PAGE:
Publications of Topál, J.

The attribution of navigational- and goal-directed agency in dogs (Canis Familiaris) and human toddlers (Homo Sapiens)

Both human infants and non-human primates can recognize unfamiliar entities as instrumental agents ascribing them goals and efficiency of goal-pursuit. This competence relies on movement cues indicating distal sensitivity to the environment and choice of efficient goal-approach. While dogs’ evolved sensitivity to social cues allow them to recognize humans as communicative agents, it remains unclear whether they have also evolved a basic concept of instrumental agency. We employed a preferential object-choice procedure to test whether adult pet dogs and human toddlers can identify unfamiliar entities as agents based on different types of movement cues specifying different levels of agency. In the Navigational Agency condition, dogs preferentially chose an object that varied it’s pathway to avoid collision with obstacles over another object showing no evidence of distal sensitivity (regularly bumping into obstacles). However, in the Goal-Efficiency condition where neither objects collided with obstacles as they navigated towards a distal target, but only one of them exhibited efficient goal-approach as well, toddlers, but not dogs, showed a preference toward the efficient goal-directed agent. These findings indicate that dogs possess a limited concept of environmentally sensitive ‘navigational agency’ that they attribute to self-propelled entities capable of modifying their movement to avoid colliding with obstacles. In contrast, dogs showed no evidence of attributing the higher-level concept of ‘goal-directed instrumental agency’ based on cues of efficient goal-pursuit. Toddlers, on the other hand, demonstrated clear sensitivity to cues of efficient variability of goal-approach as the basis for differentiating, attributing, and showing preference for goal-directed instrumental agency.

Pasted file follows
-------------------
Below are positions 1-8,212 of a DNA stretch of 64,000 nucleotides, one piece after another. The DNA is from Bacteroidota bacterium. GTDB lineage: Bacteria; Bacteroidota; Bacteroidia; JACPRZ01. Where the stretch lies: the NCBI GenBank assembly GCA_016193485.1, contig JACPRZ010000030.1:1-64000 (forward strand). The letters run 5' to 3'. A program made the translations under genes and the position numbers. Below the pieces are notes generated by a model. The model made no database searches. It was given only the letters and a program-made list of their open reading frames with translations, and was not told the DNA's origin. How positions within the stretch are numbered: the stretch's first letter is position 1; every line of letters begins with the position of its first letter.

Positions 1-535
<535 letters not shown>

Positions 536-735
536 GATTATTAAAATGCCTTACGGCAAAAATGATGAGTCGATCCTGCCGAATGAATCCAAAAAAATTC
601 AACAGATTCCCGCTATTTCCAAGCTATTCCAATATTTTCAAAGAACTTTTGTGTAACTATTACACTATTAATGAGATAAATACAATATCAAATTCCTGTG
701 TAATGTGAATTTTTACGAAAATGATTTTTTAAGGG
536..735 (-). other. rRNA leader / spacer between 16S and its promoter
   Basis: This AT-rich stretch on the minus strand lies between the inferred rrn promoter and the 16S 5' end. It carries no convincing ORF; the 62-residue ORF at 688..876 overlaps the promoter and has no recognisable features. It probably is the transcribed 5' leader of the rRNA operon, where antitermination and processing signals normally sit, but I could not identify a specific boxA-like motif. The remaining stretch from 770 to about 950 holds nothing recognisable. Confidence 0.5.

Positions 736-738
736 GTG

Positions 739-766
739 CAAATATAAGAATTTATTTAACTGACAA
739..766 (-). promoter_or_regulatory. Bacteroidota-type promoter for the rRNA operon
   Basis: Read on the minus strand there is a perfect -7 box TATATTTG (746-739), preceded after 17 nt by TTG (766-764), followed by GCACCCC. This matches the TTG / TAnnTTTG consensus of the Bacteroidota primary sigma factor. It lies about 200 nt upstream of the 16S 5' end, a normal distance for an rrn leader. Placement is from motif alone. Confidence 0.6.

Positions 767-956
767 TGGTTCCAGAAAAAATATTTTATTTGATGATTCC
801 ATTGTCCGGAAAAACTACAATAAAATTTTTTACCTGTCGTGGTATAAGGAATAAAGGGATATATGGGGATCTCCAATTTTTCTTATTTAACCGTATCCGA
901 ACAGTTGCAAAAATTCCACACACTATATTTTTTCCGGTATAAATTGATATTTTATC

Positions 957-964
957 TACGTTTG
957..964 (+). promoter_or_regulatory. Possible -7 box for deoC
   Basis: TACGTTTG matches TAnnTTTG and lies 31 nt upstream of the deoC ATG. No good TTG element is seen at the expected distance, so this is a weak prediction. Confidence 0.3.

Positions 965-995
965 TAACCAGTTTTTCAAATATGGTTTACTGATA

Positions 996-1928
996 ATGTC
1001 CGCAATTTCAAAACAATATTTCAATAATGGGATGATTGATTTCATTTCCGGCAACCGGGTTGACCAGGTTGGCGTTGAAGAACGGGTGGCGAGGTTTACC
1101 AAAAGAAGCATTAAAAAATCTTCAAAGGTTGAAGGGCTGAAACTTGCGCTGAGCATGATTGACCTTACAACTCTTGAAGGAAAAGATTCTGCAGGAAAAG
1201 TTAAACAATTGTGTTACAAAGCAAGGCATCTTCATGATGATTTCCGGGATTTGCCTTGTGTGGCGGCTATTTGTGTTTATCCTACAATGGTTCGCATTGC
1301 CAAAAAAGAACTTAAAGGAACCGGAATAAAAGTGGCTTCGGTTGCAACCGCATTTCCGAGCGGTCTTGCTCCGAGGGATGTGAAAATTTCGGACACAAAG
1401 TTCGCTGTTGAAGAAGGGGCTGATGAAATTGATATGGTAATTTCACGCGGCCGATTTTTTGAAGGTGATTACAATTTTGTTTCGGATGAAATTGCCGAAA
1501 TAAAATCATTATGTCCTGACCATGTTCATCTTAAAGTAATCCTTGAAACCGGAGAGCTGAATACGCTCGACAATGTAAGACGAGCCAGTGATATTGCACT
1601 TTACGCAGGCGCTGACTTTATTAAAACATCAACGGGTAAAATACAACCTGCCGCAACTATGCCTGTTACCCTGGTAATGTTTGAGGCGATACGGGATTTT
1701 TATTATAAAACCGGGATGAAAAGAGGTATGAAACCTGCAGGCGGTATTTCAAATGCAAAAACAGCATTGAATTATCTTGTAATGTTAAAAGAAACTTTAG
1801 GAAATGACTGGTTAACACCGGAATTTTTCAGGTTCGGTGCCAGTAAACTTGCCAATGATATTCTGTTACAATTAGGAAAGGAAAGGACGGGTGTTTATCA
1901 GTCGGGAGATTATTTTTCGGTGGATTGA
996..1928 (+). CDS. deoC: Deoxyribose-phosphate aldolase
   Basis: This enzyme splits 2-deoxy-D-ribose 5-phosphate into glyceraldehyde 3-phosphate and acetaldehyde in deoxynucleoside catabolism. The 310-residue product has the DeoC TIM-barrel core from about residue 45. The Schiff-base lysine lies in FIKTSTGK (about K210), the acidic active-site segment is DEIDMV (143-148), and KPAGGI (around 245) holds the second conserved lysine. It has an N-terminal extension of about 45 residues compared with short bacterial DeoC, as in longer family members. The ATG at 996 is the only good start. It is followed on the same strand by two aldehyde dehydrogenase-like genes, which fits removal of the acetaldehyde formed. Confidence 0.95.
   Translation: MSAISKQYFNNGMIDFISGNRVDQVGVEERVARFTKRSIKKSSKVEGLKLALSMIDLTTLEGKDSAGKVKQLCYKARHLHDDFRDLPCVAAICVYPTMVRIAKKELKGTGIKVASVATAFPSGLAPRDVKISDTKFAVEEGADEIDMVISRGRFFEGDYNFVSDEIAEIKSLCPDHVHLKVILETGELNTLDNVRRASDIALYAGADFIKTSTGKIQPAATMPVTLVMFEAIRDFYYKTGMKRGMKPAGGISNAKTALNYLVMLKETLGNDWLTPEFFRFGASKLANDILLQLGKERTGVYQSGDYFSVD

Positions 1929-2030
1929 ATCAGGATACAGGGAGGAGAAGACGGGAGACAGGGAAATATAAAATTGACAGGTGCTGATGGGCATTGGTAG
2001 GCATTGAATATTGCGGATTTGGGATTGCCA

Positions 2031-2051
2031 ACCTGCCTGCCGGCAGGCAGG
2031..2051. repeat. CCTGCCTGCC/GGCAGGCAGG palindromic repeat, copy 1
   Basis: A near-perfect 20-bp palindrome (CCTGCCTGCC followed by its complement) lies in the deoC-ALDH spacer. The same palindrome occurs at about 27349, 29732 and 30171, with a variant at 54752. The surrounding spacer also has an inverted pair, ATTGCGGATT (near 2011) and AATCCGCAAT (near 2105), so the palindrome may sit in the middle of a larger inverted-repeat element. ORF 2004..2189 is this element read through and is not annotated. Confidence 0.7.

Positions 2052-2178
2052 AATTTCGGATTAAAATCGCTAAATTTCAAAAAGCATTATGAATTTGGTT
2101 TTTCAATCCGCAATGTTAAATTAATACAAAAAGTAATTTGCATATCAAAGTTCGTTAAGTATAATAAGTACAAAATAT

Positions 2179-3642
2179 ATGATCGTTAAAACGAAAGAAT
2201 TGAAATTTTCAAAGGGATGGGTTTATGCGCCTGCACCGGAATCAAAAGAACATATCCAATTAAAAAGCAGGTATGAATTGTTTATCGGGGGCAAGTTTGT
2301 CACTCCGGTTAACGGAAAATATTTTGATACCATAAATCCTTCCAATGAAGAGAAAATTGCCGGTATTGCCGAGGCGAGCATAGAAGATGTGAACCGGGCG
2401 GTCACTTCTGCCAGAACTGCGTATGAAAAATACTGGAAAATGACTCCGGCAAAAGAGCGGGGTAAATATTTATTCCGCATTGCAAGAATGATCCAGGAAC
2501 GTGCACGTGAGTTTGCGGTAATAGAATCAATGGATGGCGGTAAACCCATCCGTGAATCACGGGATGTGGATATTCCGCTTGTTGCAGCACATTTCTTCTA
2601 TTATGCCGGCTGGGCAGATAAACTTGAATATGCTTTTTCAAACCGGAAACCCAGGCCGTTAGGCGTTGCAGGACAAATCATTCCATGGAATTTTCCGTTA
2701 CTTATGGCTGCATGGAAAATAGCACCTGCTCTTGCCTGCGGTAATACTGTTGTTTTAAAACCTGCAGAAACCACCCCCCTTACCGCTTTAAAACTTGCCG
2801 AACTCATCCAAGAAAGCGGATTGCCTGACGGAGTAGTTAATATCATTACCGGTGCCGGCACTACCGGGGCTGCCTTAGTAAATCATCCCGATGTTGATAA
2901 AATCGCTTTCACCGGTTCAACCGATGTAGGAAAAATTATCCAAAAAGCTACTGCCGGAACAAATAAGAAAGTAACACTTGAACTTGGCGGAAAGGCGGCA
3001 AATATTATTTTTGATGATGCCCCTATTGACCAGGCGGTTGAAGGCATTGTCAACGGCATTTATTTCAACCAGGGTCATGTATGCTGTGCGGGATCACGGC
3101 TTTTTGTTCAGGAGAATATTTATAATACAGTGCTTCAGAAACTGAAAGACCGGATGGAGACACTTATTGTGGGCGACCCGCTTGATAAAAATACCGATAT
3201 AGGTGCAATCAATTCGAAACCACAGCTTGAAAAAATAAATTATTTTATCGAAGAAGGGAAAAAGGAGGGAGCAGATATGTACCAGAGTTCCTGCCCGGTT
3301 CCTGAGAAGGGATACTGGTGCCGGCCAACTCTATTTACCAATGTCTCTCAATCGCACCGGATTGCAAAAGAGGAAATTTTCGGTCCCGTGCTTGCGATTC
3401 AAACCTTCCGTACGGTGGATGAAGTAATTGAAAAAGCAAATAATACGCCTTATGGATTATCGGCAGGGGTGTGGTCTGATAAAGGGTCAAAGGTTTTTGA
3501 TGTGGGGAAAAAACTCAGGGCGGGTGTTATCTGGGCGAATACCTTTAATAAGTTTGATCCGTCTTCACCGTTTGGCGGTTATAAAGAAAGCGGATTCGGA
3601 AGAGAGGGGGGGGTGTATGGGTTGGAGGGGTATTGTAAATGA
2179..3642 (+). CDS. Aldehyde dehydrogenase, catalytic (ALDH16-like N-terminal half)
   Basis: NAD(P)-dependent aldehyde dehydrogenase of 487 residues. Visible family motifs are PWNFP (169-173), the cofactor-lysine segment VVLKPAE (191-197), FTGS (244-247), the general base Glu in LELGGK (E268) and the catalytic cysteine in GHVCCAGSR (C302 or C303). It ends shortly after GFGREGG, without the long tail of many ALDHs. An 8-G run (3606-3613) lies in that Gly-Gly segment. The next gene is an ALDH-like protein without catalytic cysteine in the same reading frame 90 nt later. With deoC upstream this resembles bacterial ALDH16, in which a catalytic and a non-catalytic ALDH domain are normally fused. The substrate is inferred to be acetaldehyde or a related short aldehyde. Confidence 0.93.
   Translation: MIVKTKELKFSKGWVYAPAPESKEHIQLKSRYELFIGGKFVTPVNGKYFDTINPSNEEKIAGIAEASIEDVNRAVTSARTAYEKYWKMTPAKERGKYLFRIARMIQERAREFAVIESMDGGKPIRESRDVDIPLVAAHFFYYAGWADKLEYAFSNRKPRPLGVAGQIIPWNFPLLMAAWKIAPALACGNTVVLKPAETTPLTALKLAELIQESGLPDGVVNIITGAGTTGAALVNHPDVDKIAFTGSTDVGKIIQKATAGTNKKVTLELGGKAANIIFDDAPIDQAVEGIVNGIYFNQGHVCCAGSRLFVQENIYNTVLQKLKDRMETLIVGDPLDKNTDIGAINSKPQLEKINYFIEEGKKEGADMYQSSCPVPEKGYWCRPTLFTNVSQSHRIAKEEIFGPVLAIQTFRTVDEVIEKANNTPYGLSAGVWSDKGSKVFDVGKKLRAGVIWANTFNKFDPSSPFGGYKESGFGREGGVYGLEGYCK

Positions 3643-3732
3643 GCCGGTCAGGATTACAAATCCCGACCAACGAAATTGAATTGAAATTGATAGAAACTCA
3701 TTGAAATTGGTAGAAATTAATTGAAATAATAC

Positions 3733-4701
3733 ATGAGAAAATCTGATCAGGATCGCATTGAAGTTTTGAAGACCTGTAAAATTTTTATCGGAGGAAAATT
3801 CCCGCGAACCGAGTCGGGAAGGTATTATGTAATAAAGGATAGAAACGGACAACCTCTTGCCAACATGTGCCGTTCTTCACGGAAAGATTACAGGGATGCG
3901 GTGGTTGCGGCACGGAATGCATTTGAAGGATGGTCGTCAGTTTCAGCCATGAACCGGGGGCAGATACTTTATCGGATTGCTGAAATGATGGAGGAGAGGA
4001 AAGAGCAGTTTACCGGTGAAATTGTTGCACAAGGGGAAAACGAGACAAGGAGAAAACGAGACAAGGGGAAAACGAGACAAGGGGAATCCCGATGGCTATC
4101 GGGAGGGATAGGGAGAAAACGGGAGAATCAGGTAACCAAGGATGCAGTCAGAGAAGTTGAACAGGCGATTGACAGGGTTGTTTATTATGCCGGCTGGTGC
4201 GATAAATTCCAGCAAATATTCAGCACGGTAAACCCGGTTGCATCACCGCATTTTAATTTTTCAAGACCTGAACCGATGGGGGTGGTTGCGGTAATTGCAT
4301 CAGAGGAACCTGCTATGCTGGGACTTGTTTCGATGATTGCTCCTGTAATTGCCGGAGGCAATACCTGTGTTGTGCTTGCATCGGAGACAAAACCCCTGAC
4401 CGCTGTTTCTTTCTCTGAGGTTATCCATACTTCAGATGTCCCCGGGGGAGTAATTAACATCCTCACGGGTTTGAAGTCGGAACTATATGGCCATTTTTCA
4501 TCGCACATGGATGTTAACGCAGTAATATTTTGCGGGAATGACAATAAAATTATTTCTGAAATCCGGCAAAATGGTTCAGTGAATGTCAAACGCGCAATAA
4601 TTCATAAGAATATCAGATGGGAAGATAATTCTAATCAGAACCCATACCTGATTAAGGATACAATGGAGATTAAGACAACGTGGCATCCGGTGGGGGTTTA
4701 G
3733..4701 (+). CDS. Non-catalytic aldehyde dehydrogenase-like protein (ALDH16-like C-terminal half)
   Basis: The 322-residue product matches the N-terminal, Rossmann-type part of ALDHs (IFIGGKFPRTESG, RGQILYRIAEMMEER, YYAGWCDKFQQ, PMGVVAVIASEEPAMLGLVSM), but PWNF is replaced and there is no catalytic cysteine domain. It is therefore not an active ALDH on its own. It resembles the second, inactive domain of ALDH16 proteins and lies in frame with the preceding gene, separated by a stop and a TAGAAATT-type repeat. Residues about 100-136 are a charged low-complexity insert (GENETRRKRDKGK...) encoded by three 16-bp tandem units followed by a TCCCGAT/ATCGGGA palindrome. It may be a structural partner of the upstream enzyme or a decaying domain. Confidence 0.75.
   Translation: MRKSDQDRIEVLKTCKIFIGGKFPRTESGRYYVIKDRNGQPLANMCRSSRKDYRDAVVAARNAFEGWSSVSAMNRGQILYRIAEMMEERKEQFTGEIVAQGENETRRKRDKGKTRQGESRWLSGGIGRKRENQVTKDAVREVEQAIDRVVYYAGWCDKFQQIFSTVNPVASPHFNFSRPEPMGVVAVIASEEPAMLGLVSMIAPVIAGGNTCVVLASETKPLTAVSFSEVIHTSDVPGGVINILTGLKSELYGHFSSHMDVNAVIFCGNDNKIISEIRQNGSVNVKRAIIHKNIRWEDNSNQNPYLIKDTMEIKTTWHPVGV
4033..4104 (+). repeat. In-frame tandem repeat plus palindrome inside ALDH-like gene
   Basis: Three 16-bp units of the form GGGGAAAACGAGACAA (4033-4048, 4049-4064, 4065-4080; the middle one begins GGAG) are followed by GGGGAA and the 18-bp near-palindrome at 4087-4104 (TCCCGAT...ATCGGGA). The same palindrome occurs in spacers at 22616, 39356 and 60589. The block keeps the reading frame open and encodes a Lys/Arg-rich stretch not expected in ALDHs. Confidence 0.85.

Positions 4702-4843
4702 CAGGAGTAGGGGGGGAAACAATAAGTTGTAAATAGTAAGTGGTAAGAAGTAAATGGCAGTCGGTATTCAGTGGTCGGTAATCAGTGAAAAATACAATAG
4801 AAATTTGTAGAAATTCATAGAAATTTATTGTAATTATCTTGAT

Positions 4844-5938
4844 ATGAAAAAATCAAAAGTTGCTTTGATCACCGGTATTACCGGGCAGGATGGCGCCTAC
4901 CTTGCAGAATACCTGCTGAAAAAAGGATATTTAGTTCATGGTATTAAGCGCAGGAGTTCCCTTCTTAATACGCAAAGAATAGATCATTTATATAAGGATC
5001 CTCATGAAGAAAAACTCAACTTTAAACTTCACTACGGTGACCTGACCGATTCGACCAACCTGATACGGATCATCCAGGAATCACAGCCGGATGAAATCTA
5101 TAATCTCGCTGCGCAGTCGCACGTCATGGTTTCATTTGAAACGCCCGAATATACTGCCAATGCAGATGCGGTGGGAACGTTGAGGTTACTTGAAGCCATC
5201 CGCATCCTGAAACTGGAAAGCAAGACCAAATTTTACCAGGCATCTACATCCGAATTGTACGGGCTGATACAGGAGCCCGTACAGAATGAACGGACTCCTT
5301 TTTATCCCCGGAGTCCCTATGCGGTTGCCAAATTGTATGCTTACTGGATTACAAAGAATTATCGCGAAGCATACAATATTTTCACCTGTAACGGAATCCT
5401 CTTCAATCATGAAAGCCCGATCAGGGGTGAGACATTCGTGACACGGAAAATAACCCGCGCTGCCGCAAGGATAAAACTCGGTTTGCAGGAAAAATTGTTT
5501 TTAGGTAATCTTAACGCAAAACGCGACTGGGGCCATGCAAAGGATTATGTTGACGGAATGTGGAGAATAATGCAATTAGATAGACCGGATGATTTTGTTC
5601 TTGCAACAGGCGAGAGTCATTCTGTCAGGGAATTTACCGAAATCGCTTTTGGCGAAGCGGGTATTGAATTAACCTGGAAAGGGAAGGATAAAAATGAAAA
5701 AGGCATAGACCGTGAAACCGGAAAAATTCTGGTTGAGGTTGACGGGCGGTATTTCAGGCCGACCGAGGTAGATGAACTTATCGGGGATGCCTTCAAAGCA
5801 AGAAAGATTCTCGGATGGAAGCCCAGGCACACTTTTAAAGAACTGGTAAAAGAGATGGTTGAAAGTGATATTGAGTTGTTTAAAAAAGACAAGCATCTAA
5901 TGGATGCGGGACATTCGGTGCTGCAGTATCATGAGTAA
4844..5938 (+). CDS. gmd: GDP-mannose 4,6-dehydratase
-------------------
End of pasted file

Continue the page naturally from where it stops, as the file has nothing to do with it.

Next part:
Dog's gaze following is tuned to human communicative signals

Recent evidence suggests that preverbal infants’ gaze following can be triggered only if an actor’s head turn is preceded by the expression of communicative intent. Such connectedness between ostensive and referential signals may be uniquely human, enabling infants to effectively respond to referential communication directed to them. In the light of increasing evidence of dogs’ social communicative skills, an intriguing question is whether dogs’ responsiveness to human directional gestures is associated with the situational context in an infant-like manner. Borrowing a method used in infant studies, dogs watched video presentations of a human actor turning toward one of two objects, and their eye-gaze patterns were recorded with an eye tracker. Results show a higher tendency of gaze following in dogs when the human’s head turning was preceded by the expression of communicative intent (direct gaze, addressing). This is the first evidence to show that (1) eye-tracking techniques can be used for studying dogs’ social skills and (2) the exploitation of human gaze cues depends on the communicatively relevant pattern of ostensive and referential signals in dogs. Our findings give further support to the existence of a functionally infant-analog social competence in this species.